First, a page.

- What was the reason that God flooded the whole earth in Noah’s day? Genesis 6:1-13; 2 Pet. 2:5. How does it foreshadow the Last Day on earth? Matt. 24:36-39; 2 Pet. 3:1-13.
- Read about God’s covenant with Noah in Genesis 8:20-9:17. What specific promises were included in this covenant? Where they mainly spiritual blessings, or physical blessings? Explain what it means that this was an “unconditional covenant.” Who would guarantee the keeping of the covenant? Who else besides Noah was included in this covenant, and why is that significant? (see. 9:9-10, etc)
- How does the Rainbow, as the sign of God’s covenant, testify to us today?
- What is the likely reason for the frequent repetition in this passage, about who is included in the promise, and God’s promise to keep it? Why might Noah and his family have needed these reassurances after what they experienced over the last year? Gen. 7:6, 11; 8:13-16. What simultaneous emotions would it have stirred to see the destruction of the world, while safe aboard the Ark?
- Why does God say He will “remember” His covenant to us? How is that intensely comforting? What do we call on God to remember for us? Psalm 25:6-7; 98:1-3; 103:11-19; 105:7-11; 106:44-46; 111:4-6; 119:49-50; 136:23. What do we ask Him to not remember? Psalm 25:7; 79:8; Isaiah 64:9; Jeremiah 31:34.
- What does it mean for us to be remembered by God? Luke 23:40-43. How does God’s faithfulness in His covenant to Noah and us and all creation assure us of His faithfulness to us in the greater promises and New Covenant in Jesus’ death and resurrection for us?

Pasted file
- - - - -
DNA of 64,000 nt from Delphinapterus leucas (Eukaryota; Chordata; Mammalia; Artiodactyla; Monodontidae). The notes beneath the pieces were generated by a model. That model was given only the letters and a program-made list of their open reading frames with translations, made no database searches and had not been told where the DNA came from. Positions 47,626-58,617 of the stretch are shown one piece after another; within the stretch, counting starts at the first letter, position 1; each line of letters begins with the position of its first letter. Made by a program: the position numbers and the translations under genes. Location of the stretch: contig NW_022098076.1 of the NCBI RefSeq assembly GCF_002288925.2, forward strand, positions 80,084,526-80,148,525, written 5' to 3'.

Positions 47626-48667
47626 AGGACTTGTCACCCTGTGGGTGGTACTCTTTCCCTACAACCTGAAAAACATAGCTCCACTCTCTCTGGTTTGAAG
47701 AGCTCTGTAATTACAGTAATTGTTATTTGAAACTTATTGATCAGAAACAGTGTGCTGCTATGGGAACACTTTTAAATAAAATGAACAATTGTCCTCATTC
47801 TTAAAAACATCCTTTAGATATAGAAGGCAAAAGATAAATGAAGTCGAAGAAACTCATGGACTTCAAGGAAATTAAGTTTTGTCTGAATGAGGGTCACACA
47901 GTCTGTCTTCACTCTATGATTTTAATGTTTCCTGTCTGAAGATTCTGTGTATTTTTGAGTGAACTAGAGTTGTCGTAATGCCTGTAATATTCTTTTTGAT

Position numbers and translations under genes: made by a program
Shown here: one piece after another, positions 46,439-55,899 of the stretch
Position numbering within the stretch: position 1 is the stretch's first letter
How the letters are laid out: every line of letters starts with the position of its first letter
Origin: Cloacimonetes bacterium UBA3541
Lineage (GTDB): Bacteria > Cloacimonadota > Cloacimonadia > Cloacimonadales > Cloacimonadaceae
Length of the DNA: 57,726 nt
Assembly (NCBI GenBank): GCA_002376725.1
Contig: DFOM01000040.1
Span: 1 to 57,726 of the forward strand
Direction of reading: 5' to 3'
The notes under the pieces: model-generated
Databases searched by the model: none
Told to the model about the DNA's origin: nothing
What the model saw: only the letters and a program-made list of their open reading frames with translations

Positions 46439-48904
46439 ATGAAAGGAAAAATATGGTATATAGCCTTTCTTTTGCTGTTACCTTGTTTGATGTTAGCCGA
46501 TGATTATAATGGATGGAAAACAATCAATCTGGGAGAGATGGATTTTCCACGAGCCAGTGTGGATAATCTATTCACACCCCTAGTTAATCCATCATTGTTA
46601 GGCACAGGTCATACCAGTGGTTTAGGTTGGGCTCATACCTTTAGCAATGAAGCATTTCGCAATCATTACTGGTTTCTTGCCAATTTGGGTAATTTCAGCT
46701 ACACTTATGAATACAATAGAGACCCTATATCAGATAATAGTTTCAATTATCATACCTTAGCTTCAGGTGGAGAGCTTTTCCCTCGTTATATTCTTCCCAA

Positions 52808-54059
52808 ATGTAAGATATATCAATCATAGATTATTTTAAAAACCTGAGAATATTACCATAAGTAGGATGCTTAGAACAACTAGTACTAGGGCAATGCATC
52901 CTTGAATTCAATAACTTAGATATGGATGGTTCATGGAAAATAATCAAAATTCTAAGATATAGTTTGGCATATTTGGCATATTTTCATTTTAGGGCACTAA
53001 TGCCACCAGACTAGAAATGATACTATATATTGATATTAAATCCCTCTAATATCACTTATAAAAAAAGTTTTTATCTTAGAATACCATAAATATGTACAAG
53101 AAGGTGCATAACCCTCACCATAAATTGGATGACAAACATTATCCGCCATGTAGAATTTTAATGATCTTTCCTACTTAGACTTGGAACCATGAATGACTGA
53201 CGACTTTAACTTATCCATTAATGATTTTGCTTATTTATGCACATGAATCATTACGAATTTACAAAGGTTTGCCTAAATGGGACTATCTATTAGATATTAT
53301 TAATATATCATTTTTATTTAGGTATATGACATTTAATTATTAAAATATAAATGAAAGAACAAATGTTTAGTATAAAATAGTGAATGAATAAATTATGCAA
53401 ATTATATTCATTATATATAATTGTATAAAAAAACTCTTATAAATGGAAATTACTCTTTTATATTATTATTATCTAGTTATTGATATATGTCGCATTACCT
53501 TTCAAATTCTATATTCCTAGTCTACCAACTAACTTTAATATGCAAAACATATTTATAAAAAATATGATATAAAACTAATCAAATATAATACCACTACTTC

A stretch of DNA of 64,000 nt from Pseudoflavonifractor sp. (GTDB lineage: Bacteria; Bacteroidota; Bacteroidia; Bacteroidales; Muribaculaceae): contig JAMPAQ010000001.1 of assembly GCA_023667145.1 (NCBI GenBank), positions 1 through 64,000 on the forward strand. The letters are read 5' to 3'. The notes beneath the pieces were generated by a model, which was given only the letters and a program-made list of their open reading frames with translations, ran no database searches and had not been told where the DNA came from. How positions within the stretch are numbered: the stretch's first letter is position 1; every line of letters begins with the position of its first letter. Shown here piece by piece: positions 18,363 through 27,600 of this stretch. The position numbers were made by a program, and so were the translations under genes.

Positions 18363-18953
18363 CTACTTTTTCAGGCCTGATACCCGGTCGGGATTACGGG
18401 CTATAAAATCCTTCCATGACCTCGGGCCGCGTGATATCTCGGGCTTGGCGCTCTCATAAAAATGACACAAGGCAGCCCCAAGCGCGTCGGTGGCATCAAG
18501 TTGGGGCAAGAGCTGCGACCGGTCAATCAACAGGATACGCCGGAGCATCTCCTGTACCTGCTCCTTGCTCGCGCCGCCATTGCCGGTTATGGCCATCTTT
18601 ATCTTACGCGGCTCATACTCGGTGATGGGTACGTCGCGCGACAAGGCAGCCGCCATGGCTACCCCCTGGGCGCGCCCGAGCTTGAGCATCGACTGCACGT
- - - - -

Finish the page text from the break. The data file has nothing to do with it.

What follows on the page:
Monday, July 30, 2012
Sermon on Genesis 9:8-17, 9th Sunday after Pentecost, "Remembered by God"
1. Rainbows—borrowed as a symbol for all kinds of things, logos, movements, even Emmanuel Lutheran’s logo. But what’s the true meaning and message of the rainbow? Setting the stage—why the Flood (widespread violence and wickedness on earth—sound like today?); yearlong destruction, Noah and family disembarking, God’s unconditional promises to Noah and all creation: physical blessings, not spiritual or a promise of eternal salvation.
2. God’s covenant never again to destroy all the earth by Flood. Few today fear a global flood, but the threat of catastrophes certainly on our minds—tsunamis, earthquakes, wildfires, end-of-the-world movies. Our share of violence today—feel somewhat insulated (in US), but tragedy breaks through our sense of security—Colorado, terrorist attacks; other countries where danger is a part of everyday life—not safe to worship in many places in Nigeria—bombings, suicide attacks, gunmen, fires.
3. Violence is deeply imbedded in our sinful human race. Many times over probably deserved God’s destruction again, like in the Flood. But the rainbow proclaims God’s mercy and peace with creation. Withholds His total judgment, even as it greatly grieves Him.
4. Why repetition of the covenant? Persistence of grief or fear: (Luther) “How…difficult it is for a conscience that has experienced God’s wrath and the terrors of death to let comfort come in! These experiences remain so firmly entrenched later on that a heart becomes fearful and terrified even in the face of kindnesses and comforting words…[so Noah and his family] could not be talked out of their fear and terror by a word or two; a great abundance of words was needed to drive back their tears and to soften their grief. Even though they were saints, they were still flesh, just as we are. We, too, need this comfort today, in order that despite a great variety of stormy weather we may have no doubt that the [flood] gates of the heavens and the fountains of the deep have been closed by the Word of God. The rainbow makes its appearance even now, to be a sure sign that a universal flood will not occur in the future…this promise demands also from us that we believe that God has compassion on the human race.” The rainbow assures: compassionate God, slow to anger, faithful in promises